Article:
If one needs any more convincing that Calvin Kattar is a top-tier UFC fighter, perhaps it’s that his bout Saturday in Austin, Texas, against Josh Emmett will be his fourth consecutive main event and his fifth main event in his last six outings.
The lanky featherweight from Methuen, Massachusetts, has delivered, winning Fight of the Night in three of those main event appearances.
He’s been in the UFC for nearly five full years at this point and has developed a reputation as a fighter who is as tough as they come, as well as one who will accept all challengers.
There’s little upside for him to face Emmett, who is ranked seventh, three slots below him at 4. But with everyone above him busy — champion Alexander Volkanovski is going to meet No. 1 Max Holloway next month as are Nos. 2 and 3 Brian Ortega and Yair Rodriguez — Kattar doesn’t see it that way.
He’d prefer to be in a fight against a higher-ranked opponent who would help push him toward a title opportunity, but he knows that winning will make up for everything. Keep winning and eventually, something will break.
“It’s not hard [to fight opponents ranked behind me] when you only focus on what you can control,” Kattar told Yahoo Sports. “I can’t control all that. For me, it’s always been about focusing on what I can control. That’s how I work every day in my [training] sessions, then recovering, getting the right foods, and being ready to be my best on Saturday night. A win over Josh Emmett puts me a step closer.”
Kattar is coming off an impressive January victory over Giga Chikadze, in which Kattar nearly scored a late finish in a fast-paced brawl. It was his first fight since the beating he had taken a year earlier at the hands of Holloway.
Someone took a picture of Kattar and Chikadze at the hospital after their fight and their faces looked like they’d survived a high-speed head-on collision. It was a reminder of Kattar’s toughness and his ability to keep going no matter what he faces.
Emmett, too, has been one of the UFC’s most difficult fighters to finish. Emmett blew his knee out early in a fight with Shane Burgos and still went the distance in an amazing battle.
“That’s definitely going to make for a hell of a fight,” Kattar said, grinning. “You have two guys who can take a shot and know how to give one so I think the Austin fans are in for a good one.”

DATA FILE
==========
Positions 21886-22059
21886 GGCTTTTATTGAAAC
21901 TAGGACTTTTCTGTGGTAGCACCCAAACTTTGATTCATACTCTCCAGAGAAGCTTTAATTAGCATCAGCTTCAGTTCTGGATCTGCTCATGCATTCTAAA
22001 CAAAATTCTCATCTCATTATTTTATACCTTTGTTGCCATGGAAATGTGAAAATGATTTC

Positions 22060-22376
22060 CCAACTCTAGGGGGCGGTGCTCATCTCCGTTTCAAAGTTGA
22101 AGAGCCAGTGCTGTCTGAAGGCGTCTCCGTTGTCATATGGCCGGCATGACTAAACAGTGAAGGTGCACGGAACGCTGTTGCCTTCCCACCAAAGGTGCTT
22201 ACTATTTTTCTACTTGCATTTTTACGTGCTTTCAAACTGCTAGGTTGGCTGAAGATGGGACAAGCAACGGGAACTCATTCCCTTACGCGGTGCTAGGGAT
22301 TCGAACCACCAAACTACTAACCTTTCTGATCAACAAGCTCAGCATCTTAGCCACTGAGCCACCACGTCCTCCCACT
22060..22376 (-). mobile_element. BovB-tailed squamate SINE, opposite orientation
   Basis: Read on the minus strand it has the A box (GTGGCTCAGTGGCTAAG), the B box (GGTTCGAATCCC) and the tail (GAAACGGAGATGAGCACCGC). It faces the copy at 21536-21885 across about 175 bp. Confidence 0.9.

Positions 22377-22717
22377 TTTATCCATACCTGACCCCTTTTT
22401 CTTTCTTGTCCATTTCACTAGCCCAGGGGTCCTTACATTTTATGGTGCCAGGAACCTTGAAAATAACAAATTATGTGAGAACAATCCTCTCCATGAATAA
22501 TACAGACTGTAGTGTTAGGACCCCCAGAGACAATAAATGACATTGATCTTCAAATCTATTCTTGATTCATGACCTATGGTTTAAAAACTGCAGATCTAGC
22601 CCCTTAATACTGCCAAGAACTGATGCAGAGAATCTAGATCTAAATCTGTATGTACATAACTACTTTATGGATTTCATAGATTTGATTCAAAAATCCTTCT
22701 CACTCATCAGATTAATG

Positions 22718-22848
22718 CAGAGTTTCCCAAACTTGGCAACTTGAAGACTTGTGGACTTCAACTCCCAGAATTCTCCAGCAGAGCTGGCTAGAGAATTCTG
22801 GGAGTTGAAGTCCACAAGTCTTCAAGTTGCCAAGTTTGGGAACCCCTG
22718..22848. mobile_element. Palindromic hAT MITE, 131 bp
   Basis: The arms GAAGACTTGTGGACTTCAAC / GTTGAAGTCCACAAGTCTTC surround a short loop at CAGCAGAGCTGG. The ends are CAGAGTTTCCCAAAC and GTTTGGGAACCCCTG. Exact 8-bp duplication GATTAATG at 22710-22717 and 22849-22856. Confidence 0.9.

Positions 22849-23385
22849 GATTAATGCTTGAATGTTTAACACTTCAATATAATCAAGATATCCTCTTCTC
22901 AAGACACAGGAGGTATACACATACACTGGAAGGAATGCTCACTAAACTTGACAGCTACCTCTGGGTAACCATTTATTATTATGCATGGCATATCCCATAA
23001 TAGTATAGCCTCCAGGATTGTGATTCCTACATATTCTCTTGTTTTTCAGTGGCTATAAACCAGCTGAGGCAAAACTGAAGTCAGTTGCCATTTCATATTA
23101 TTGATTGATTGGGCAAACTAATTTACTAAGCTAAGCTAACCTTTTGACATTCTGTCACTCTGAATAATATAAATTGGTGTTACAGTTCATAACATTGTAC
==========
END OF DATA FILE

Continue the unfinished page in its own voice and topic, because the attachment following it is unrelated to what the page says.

Emmett has a wrestling background, but also has heavy hands, having scored six knockouts among his 17 victories. He’s won four in a row, including an impressive victory over Dan Ige, and six of his last seven.
He poses a lot of problems but Kattar doesn’t worry about how he’ll deal with Emmett’s style.
He will go out and try to impose his style upon Emmett.
“He’s got power start to finish in the fight,” Kattar said. “He brings some wrestling to the table, so we’ll see how things go on fight night and what he presents as a threat and how he responds to what I bring to the table. That’s what a fight is and [you have to] see how it shakes out. But as far as what he’s good at, I’m going to try to make him respond to me rather than me reacting to him.”
Kattar, at nearly 6 feet, is tall for the division and his length and reach are problems for all of his opponents. He makes it difficult for them to get at their preferred distance because he’s frequently able to keep them farther out than they’d prefer.
He’s got the frame of a lightweight which he’s squeezing into a featherweight’s body, but there is science that goes into that. He’ll make 146 on Friday but then by fight night, will rehydrate up to around 165 pounds.
“I like it,” he said of his reach and length advantages he has over most opponents. “But part of that is being able to do the weight cut properly, which I believe we’ve done great at this point. It’s just understanding how to do the weight cut and then using that to our advantage with the reach.
“A guy like Josh is a big, stocky guy but I have some reach on him. We’ll see how it plays out, but I’ll try to keep him at bay. But if he comes inside, we have something for that, too. There’s a lot of ways this one could go, but all of them I see ending with my hand raised.”